No plans on Saturday. On Sunday my friend and I are driving up to Milwaukee to visit the Bitchcraft Fair. I'll take a covid test Sunday morning before leaving for her house. Then I'll be sharing a car with her and her toddler up to Wisconsin. I'll ask her if she wants me to mask around her baby, but she's probably going to say no, because she knows I wouldn't come be in her space without a negative covid test. I will definitely be masking once we get there though, albeit imperfectly because I do intend to be smelling a bunch of candles. We'll eat out somewhere, almost certainly inside because it's gotten chilly here, and I'm fine with that. A lovely day planned with a friend, on intention alone I'll be giving this a 10/10. I don't anticipate that I'll need to go anywhere next week, but if I have to go be around anyone before Thursday, I'll take another covid test just in case. If I don't, I won't.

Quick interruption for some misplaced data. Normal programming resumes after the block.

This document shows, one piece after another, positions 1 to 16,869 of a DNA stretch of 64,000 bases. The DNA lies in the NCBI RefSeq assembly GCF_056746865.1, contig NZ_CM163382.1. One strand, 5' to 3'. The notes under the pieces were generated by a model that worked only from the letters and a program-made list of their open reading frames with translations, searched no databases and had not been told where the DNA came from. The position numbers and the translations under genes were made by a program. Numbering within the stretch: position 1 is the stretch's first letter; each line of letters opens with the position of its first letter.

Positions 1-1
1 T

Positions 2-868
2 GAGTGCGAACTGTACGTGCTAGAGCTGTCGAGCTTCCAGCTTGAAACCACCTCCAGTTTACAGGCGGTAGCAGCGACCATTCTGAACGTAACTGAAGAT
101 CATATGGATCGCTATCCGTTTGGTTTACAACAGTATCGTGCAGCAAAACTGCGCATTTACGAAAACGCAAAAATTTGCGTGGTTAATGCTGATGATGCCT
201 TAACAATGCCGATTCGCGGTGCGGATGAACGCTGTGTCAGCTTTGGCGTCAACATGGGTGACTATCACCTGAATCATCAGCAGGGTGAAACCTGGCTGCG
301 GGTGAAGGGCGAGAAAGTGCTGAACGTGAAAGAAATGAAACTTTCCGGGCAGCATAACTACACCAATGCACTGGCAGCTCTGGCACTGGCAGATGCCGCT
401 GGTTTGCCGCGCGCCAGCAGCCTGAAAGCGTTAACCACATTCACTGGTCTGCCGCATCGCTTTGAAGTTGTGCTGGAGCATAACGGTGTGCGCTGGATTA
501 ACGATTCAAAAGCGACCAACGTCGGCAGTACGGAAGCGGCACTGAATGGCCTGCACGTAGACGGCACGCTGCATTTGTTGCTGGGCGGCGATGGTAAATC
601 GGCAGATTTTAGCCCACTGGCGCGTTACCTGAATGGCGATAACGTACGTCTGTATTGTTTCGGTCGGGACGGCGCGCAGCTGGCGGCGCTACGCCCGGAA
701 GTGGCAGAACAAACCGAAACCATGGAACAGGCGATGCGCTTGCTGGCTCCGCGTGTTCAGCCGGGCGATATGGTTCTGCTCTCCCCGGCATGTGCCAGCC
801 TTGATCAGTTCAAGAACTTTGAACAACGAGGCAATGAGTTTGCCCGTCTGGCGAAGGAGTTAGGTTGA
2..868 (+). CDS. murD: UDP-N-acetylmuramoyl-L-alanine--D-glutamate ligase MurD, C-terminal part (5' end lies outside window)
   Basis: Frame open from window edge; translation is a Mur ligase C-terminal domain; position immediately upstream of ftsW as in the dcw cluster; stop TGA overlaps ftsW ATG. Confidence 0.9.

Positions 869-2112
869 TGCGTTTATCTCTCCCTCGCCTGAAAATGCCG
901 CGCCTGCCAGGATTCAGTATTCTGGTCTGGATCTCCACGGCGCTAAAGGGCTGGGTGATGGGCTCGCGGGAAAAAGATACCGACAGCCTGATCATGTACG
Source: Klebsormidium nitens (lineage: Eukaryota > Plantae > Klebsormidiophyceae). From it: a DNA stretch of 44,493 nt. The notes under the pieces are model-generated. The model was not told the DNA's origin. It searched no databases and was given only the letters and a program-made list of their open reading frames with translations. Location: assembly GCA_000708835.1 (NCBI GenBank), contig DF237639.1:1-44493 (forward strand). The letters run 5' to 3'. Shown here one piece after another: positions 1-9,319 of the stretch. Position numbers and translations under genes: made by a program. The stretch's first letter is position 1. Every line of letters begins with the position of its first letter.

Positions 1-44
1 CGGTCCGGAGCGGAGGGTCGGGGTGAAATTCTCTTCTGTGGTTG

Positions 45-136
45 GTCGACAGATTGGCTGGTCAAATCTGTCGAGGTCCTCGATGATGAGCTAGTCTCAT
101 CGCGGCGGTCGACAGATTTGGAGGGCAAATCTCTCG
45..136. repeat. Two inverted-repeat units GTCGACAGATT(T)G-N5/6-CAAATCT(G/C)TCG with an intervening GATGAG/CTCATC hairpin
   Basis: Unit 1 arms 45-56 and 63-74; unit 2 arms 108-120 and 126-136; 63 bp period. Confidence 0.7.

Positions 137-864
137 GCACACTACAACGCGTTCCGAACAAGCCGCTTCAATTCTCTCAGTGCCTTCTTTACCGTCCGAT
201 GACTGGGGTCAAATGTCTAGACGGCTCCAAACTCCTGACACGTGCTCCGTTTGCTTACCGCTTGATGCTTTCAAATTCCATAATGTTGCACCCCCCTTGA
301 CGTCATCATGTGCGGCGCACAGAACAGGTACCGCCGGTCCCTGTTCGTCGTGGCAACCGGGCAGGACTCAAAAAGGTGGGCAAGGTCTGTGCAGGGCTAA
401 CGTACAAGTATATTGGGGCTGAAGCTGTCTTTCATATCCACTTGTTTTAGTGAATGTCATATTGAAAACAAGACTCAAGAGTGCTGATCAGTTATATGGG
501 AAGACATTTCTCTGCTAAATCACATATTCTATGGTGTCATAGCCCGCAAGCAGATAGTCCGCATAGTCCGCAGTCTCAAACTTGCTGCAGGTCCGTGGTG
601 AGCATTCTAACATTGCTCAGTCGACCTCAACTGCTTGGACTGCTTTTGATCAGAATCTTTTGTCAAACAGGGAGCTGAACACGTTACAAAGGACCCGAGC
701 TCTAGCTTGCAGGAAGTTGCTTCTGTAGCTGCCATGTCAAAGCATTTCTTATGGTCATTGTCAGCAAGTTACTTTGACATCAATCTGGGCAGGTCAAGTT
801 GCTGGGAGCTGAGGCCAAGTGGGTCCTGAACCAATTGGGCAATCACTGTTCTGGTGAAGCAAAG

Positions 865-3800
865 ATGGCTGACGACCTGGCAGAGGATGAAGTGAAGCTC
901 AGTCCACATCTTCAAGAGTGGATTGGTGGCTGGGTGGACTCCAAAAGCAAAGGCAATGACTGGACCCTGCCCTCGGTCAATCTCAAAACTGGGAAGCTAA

I feel very satisfied with my own covid approach and how it's adapted over the last few months. It's comfortable for me, it's achievable for me, and I'm done making my world smaller. So far it has been working great. I don't know what answers you wanted asking this question, but this is mine.
posted by phunniemee at 5:14 AM on September 30, 2022 [4 favorites]

I guess it kind of depends on what your moral foundations are, right? I'm in the UK. Almost nobody is masked or avoiding meeting people indoors. I'm not either.